439

226

250

488

282

133

49

56

Hake

217

309

365

2916

2401

2370

2698

2092

2005

Horse mackerel

3049

2091

1467

3227

2317

1618

178

226

151

Mackerel

3339

1620

990

3728

1693

1035

389

73

45

Megrim

5

1

8

176

210

306

170

209

298

From these data two problems arise:
  1. 1.

    Mackerel and horse mackerel >MCRS but with low value account for ~ 2200 t/year. Blue whiting, with an important quantity of ~300 t/year, can be included in this group.

     
  2. 2.

    Hake < MCRS account for ~300 t/year

     
From the study of the infrastructures in the Basque country, there are different facilities that can be of interest for the valorisation of these products:
  • The Cofradía (fisher associations) of Bermeo has facilities for fish mince production.

  • There are several fish processing industries in the surrounding areas.

  • There is a fish by-product valorisation facility that produces fish meal and fish oil.

  • In all harbours, freezing facilities are available for conserving UWC.

Following the standard methodology for valorisation option selection, discard data were used to obtain scores for criteria A (available raw material) as shown in Table 17.6. Also, the infrastructures available in the Basque Country and surrounding areas were evaluated to complete column B (available facilities).

The valorisation options with the best scores for the main discarded species are:
  • Mackerel and horse mackerel study: new food products (96%) or fish pulp (86%) have the higher score. This option can also be taken into consideration for blue whiting (~300 kg/year) if not < MCRS.

  • Due to legislation, hake (< MCRS) cannot be directed to food products so the next options are: fishmeal and fish oil, with a score of 95% or fish protein hydrolysate , with a score of 88%. This last option could score higher if hydrolysates were focused on human consumption as a flavouring agent.

  • This option is also the main possibility when quantities of other UWC are too low for more specific solutions.

As stated above, these results are preliminary. More detailed evaluation of the solution implementation was performed to corroborate their technical and economic viability. Pilot tests for producing a mackerel hamburger and hake FPH were performed to assess the full value chain and verify its profitability. In both processes, the by-products (e.g. bones) were diverted to the fishmeal processing plant in a biorefinery scheme.

17.5.2 Assays at Pilot Plant Level of Some of the Proposed Alternatives

The pilot plant studies were developed in the framework of the LIFE iSEAS project. Their aim was to establish a so-called bionode or iDVP (Integral Discards Valorisation Point) that applies a biorefinery concept for this important quantity of marine biomass that has to be managed or processed quickly and efficiently to avoid wasting it. The plant is divided into three rooms: (i) Chilled room storage; (ii) Food processing area (iDVP1, Fig. 17.4 and; (iii) Non-food products area (iDVP3, Fig. 17.5). Production lines to be implemented in the iDVP1 are based on the use of the muscle (fish mince) for food purposes, including a line of restructured products (Fig. 17.6). In addition, the iDVP3 (Fig. 17.5) includes a line for fish protein hydrolysates and bioactive peptides as well as several production lines to obtain valuable bio-compounds such as collagen, chondroitin sulphate or hyaluronic acid, among others (Fig. 17.7). iDVP1 fish by-products and undersized specimens of fish species subject to TAC regulation (mainly hake and megrim) are used as raw material. They may be complemented with industrial by-products such as tuna skins, blue shark skin and head, etc. from fish processors nearby.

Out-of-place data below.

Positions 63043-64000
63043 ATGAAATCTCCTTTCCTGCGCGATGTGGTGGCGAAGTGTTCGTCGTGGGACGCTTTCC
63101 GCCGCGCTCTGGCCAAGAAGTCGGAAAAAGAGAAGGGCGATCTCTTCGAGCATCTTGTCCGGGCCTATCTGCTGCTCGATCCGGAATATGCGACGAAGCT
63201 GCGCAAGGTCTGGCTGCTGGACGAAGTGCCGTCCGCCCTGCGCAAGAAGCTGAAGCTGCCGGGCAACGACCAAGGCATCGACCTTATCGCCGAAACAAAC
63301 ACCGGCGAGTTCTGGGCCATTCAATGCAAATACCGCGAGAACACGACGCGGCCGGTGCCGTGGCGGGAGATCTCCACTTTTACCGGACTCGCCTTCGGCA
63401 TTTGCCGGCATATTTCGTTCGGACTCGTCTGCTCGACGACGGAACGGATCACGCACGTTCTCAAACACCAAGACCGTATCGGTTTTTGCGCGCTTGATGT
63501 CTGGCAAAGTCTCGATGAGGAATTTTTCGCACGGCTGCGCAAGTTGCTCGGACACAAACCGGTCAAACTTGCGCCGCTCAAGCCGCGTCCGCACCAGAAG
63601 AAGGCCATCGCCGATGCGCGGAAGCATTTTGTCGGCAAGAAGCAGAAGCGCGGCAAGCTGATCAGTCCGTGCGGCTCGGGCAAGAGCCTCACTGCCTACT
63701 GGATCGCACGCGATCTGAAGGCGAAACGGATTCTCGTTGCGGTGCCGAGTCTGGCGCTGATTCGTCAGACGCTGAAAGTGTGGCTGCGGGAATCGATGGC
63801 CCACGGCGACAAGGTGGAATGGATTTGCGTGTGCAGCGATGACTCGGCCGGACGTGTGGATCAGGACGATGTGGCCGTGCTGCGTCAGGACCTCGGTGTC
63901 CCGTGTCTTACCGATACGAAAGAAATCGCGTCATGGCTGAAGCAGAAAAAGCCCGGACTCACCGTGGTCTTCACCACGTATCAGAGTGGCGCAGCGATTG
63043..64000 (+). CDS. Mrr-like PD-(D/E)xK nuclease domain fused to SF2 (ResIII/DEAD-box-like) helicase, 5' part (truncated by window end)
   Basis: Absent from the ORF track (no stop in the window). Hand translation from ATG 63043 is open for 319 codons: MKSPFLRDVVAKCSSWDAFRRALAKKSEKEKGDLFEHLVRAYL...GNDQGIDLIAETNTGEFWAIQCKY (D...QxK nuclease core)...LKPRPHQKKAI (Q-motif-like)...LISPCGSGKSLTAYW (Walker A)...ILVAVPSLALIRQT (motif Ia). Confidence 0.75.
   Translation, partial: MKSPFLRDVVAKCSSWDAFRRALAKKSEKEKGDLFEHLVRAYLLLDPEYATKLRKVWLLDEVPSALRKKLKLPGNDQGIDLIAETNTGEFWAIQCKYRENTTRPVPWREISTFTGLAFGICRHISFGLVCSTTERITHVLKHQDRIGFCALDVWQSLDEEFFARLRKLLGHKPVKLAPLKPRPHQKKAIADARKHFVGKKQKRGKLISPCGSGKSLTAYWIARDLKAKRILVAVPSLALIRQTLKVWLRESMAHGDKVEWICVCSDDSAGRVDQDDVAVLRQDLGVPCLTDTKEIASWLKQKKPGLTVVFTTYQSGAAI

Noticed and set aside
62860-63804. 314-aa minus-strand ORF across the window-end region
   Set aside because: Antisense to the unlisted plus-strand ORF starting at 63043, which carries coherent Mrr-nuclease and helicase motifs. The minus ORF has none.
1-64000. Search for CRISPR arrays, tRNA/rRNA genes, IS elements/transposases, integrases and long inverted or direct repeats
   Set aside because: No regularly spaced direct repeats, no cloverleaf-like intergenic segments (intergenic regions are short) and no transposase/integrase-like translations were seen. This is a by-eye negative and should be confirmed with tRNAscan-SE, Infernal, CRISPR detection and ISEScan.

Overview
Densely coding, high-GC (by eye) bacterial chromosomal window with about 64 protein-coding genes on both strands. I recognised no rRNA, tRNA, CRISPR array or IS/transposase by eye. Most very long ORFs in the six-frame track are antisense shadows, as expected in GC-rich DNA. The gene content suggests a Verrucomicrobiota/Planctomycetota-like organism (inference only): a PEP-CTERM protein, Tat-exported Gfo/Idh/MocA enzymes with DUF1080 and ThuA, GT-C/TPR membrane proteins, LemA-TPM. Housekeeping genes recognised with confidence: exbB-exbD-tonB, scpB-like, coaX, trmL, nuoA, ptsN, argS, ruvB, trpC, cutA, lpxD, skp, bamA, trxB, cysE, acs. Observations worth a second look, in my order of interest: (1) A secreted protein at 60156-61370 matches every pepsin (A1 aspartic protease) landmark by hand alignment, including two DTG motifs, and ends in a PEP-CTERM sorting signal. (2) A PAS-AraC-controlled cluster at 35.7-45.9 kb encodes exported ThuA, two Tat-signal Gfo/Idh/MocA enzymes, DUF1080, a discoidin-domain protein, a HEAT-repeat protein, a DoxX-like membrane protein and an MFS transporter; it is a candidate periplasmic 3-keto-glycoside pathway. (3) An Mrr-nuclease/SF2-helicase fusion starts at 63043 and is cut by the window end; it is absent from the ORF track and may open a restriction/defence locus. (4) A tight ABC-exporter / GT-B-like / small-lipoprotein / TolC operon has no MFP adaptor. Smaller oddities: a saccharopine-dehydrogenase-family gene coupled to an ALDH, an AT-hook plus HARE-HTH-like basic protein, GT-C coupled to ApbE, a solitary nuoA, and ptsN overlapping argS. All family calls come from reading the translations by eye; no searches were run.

Fig. 17.4

iDVP1 fish fractions separator

Fig. 17.5

iDVP3 located in the Port of Marín (Spain)

Fig. 17.6

Fish mince blocks obtained in the iDVP1

Fig. 17.7

Biocompounds obtained in the iDVP3

The production of fish mince using a fish fraction separator (Fig. 17.4), working with initial loads of 50–100 kg of headless and eviscerated fresh fish per batch, was successful for all the discards evaluated: pouting, mackerel, sea robins, grenadier, blue whiting, hake, red scorpion fish, etc. Yields and chemical properties of fish mince blocks (Fig. 17.6) were extensively reported (Blanco et al. 2018). The rest of the heads and skin/bones were then processed in iDVP3. Different processed and restructured foods (burgers, nuggets and fingers) were formulated and satisfactorily tested on various tasting days organised for the food industry. The response of diners to the panels of evaluation (scoring the organoleptic, taste and presentation features) was always ‘good’ or ‘excellent’ for all the products prepared.

Another process studied was the production of fish protein hydrolysates (FPH) generated by commercial proteolytic enzymes (alcalase or esperase) using whole fish or by-products from discards (heads and skin/bones). Initially, batch enzyme proteolysis was performed in 5 L vessels and was subsequently validated in 500 L pilot plant reactors (iDVP3). The scheme of FPH-production is shown in Fig. 17.8. Unpublished results indicated that in all substrates hydrolysis (digestion of organic material) was complete. Bioactivities of peptides (anti-oxidant and antihypertensive) were analysed and the potential application of FPH as marine peptones for the formulation of low-cost media for microbial bioproduction is currently being evaluated. In the case of fatty fish species, fish oil was recovered from liquid FPH by centrifugation using a tricanter and the fatty acid profiles were determined. In addition, the chemical characterisation and application of mineral fraction obtained (clean fish bones) are also being studied.
Fig. 17.8

Simplified scheme of fish protein hydrolysates (FPH) process